It appears Canada’s youngest and easternmost province will take in over 1,700 immigrants three years earlier than expected.
In 2017 the provincial government of Newfoundland and Labrador said they would welcome 50 per cent more immigrants per year by 2022. Their figures were based on the 2015 immigration rate when 1,122 permanent residencies were issued— meaning they would need to attract 600 more immigrants to the province in order to meet their target.
“That 1,700 was, I guess, a lofty goal when we started,” Bernard Davis, Newfoundland and Labrador’s Minister of Advanced Education, Skills and Labour, told CIC News. “We anticipate by the end of this fiscal year we should be surpassing (our goal) quite substantially.”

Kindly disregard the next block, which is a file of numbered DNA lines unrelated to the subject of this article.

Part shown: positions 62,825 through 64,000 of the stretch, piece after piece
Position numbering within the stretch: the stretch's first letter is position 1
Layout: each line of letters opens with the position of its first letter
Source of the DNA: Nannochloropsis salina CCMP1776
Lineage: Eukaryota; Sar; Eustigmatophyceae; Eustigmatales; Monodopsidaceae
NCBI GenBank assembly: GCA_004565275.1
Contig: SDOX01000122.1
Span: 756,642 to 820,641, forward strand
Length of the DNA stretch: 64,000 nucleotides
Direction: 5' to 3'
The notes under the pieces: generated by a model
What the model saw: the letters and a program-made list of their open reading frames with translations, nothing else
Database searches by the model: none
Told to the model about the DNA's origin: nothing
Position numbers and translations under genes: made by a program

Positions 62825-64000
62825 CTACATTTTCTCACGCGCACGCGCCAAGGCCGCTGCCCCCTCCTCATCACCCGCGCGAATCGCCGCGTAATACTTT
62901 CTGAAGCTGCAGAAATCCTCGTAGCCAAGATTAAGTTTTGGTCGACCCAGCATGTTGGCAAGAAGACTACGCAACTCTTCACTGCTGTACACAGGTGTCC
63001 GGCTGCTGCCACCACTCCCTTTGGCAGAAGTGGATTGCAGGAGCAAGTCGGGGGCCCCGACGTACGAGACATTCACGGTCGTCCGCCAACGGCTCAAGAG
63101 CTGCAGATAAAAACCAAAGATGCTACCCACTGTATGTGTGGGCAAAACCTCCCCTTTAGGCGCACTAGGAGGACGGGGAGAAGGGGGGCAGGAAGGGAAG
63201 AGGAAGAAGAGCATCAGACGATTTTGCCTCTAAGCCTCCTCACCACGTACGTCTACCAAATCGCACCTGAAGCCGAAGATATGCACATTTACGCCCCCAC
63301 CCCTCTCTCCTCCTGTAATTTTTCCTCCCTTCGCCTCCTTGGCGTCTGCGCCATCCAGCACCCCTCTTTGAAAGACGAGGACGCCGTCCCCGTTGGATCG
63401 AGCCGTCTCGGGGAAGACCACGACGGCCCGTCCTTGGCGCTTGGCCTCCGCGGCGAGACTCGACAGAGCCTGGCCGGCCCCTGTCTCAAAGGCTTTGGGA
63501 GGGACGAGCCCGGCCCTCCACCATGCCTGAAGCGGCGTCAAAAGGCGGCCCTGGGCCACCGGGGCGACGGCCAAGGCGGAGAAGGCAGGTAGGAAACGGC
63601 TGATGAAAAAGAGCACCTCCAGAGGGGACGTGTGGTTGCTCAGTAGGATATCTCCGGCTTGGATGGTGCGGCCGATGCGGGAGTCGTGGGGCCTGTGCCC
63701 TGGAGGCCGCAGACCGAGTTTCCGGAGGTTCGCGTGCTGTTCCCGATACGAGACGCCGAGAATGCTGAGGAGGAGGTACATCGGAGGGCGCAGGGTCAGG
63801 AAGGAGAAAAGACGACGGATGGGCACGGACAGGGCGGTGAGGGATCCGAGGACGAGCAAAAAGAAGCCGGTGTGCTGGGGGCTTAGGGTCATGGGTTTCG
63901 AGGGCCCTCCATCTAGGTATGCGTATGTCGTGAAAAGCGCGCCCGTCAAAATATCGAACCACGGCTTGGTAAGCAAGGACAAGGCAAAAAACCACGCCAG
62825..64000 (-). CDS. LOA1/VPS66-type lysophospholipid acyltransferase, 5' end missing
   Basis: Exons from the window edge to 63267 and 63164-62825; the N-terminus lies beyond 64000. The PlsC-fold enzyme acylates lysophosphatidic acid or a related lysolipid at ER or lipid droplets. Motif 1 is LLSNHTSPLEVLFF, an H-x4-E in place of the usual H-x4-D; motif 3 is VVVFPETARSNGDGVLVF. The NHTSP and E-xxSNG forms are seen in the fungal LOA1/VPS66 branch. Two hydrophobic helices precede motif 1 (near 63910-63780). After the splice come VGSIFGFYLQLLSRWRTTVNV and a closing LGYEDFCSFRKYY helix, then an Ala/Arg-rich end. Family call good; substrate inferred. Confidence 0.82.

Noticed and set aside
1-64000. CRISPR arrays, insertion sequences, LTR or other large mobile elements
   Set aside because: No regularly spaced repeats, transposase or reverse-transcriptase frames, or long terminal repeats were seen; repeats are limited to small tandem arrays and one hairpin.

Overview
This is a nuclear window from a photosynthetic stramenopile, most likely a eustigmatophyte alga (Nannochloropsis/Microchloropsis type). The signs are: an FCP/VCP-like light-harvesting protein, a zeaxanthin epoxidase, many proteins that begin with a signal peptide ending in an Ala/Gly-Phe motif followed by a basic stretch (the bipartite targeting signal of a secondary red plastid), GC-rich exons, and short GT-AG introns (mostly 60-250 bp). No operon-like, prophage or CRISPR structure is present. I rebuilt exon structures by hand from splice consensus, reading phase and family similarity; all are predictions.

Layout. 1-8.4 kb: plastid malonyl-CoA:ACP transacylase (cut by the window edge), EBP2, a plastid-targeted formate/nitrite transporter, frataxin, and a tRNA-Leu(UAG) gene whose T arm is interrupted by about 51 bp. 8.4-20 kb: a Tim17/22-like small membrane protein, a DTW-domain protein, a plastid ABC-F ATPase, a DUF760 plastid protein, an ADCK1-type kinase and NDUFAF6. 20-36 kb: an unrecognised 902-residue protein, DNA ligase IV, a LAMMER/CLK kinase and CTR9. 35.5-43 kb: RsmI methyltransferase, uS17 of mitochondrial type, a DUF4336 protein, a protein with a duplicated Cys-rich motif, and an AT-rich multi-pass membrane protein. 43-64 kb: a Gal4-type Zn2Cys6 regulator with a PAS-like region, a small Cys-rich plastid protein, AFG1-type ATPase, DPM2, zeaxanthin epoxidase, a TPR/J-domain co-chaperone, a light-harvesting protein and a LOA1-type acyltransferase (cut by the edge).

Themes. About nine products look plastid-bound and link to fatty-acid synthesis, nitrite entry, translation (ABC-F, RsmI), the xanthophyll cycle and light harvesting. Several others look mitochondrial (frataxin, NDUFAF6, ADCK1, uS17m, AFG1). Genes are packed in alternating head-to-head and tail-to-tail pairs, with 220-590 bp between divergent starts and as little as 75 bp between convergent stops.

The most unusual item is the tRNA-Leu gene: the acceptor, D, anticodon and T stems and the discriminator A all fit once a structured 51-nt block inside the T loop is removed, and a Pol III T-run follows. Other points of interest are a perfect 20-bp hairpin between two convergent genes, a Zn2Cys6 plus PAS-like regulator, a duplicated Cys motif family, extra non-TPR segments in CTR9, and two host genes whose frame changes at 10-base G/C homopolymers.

The number of applications to Newfoundland and Labrador doubled from 2018 to 2019. The increase in applications may be a result of the Province’s five-year immigration strategy in conjunction with the federal government’s Atlantic Immigration Pilot Program (AIPP), as both of these initiatives were launched in 2017.
In order to accommodate the influx of immigrants, the government plans on revising their five-year strategy to address the new challenges. More details on that strategy should be released later this year, but Davis indicated that improving immigrant retention would be in the top priorities.
Statistics Canada reports that about 51 per cent of Newfoundland and Labrador immigrants stayed in the province from 2011 to 2016.
The Province is looking to immigration to help improve its declining population, which currently stands at around 525,000 people.